2. Grant request amount (between $5,000 and $15,000).
  3. Your proposed program’s start and end dates. Programming must occur between Sept. 1, 2020 and June 30, 2021.
  4. Your chosen NEA Big Read book.
  5. Proposed number of book discussions (must be at least 5).
  6. Anticipated total number of participants.
  7. Total dollar amount of previous fiscal year expenses for your organization.
  8. Total dollar amount of current budgeted fiscal year expenses for your organization.
  9. Total number of partner organizations (pending and confirmed).

File uploads

You will upload several files. Document uploads must be an MS Word, MS Excel, or PDF document. It is highly recommended you work on these documents offline via the templates provided and visit the online application when you are ready to complete the application. Errors in formatting may have an adverse effect on your application.

Format ALL upload documents (except tax and budget documents) as follows:

  • US Letter paper size (8.5 × 11) in portrait orientation with at least 0.75 inch margins
  • A text font equivalent to Times 12-point or larger (15 characters per inch)
  • Do not use header and footer fields within your documents

Required files:

  • Organization description narrative (one upload – one page)
  • Project description narrative (one upload – no more than three pages)
  • Project partnerships narrative (one upload – no more than two pages)
  • Project partnership support letters (two uploads – one page each)
  • Project personnel narrative (one upload – one page)
  • Project budget (one upload on provided template – one page)
  • Proof of federal tax exempt status (one upload)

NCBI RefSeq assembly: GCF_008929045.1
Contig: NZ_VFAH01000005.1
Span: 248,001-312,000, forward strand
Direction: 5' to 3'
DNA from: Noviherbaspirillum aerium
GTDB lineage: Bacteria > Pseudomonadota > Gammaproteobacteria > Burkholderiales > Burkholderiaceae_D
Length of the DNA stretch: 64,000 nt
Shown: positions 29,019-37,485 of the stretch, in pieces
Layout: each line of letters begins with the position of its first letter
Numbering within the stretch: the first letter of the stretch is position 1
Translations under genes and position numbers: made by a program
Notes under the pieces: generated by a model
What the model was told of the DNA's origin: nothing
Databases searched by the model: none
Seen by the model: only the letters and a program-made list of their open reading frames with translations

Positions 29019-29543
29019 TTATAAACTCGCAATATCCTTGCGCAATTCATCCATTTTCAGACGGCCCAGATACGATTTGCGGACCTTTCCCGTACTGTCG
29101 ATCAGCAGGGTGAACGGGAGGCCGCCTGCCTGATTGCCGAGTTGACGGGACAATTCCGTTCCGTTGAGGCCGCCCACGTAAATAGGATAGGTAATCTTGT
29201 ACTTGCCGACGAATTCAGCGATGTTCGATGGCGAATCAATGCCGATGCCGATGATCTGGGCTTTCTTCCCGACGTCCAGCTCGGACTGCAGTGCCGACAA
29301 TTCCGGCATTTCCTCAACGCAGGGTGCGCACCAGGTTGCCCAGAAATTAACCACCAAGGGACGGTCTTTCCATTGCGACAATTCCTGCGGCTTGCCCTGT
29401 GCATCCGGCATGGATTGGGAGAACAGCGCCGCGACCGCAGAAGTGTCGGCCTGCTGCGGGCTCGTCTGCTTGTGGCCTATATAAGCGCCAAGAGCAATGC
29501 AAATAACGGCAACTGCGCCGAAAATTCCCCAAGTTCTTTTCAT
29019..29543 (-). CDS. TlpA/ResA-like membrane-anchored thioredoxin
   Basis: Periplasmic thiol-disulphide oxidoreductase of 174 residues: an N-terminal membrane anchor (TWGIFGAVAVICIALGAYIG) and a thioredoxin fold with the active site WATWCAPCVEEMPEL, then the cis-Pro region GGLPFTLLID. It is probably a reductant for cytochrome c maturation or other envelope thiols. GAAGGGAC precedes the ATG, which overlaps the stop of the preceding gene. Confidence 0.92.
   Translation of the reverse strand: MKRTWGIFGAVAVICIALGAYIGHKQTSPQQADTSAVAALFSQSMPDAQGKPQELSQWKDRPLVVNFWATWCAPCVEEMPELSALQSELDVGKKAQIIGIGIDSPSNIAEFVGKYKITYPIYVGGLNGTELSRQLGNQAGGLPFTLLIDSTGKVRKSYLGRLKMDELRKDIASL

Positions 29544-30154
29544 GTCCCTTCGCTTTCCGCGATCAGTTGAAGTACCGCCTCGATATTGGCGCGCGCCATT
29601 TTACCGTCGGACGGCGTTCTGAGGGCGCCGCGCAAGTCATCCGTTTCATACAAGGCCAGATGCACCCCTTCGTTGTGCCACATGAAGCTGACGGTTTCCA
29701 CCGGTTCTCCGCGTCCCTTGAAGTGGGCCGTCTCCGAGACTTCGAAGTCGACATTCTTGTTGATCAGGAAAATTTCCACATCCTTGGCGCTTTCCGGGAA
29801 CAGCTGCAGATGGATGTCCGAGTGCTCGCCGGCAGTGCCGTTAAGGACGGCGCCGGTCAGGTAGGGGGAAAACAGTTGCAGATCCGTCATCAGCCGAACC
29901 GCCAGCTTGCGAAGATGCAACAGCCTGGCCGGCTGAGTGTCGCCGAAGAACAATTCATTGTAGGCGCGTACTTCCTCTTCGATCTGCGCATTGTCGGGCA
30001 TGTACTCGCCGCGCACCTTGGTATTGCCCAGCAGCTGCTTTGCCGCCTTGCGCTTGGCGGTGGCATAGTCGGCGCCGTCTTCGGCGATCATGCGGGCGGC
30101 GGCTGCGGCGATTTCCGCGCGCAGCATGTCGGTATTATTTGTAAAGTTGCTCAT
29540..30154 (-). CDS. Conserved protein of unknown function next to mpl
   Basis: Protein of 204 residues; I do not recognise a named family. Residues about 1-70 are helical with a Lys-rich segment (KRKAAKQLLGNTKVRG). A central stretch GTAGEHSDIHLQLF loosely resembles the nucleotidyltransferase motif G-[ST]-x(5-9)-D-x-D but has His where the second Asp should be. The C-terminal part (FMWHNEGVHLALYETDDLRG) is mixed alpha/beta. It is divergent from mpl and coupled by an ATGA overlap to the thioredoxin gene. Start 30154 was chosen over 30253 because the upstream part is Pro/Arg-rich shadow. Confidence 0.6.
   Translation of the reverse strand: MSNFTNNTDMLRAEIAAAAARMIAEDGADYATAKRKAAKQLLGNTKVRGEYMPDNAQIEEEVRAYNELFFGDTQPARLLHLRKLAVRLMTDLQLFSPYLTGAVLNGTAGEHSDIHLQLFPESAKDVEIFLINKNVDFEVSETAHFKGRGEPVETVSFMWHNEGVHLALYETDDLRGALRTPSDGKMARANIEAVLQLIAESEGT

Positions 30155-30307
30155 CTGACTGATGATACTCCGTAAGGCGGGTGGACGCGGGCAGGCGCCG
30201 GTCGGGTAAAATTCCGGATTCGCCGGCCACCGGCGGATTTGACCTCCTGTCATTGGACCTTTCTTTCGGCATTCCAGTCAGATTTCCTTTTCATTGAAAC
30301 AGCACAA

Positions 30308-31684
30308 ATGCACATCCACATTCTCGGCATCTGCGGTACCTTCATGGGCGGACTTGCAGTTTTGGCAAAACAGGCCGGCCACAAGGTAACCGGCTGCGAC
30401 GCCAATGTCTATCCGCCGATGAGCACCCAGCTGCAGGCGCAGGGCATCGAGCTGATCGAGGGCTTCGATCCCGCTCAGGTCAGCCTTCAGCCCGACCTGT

Download this zip file with upload templates.

Organization description narrative (one upload – one page)

  • Briefly describe your organization’s mission, history, and achievements.
  • Describe the impact of your organization’s experience with presenting community-wide programming that demonstrates an ability to conduct a successful NEA Big Read.

Project description narrative (one upload – no more than three pages)

  • State your intended goals for your NEA Big Read and, if applicable, how your plans will build upon prior efforts and/or existing programs.
  • Describe the community you plan to reach with NEA Big Read programming. For example, a community may be a geographic area, a demographic, or both.
  • Provide a rationale for your chosen NEA Big Read book and why your organization selected it for your programs.
  • Describe your programming plans in detail. Be sure that your plans meet the programming requirements explained above, and address the themes, writing, and content of the book.
  • Provide details on the types of activities, target audiences for those activities, locations, and intended dates.
  • Explain how your activities will be inclusive and engage diverse audiences with your selected book.
  • Describe how you will promote your programming.
  • Explain how your program will utilize the digital resources found on arts.gov and distribute copies of your chosen book.
  • Describe your plans to evaluate your programs to measure against your goals.

Project partnerships description narrative (one upload – no more than two pages)

  • Describe your partnerships with libraries (as applicable) and community organizations.
  • Explain the role each partner will play in your program, the activities each partner will undertake with your organization, and whether these partnerships are confirmed or pending.
  • Explain how your partnerships will allow you to reach your intended audience(s) and engage individuals of diverse backgrounds and ability levels. Discuss any proposed or existing partnerships with specific media outlets.

Project partnership letters (two uploads – one page each)

  • Each letter should address the roles and responsibilities of the partner organization in relation to the project. These letters may be addressed to “NEA Big Read review panel.”
  • For library applicants: one letter must be from a key partner.
  • For all other applicants: one letter must be from your library partner.
  • Submit letters on organization letterhead and in PDF format.

Project personnel description (one upload – one page)

  • Outline the key personnel from the applicant organization and partner organizations who will be involved in implementing your proposed activities. Include volunteers as applicable. Briefly describe their qualifications for the project.
  • Explain how these individuals will help engage diverse audiences with your selected book and promote inclusive experiences.

Project budget (one upload on provided template – one page)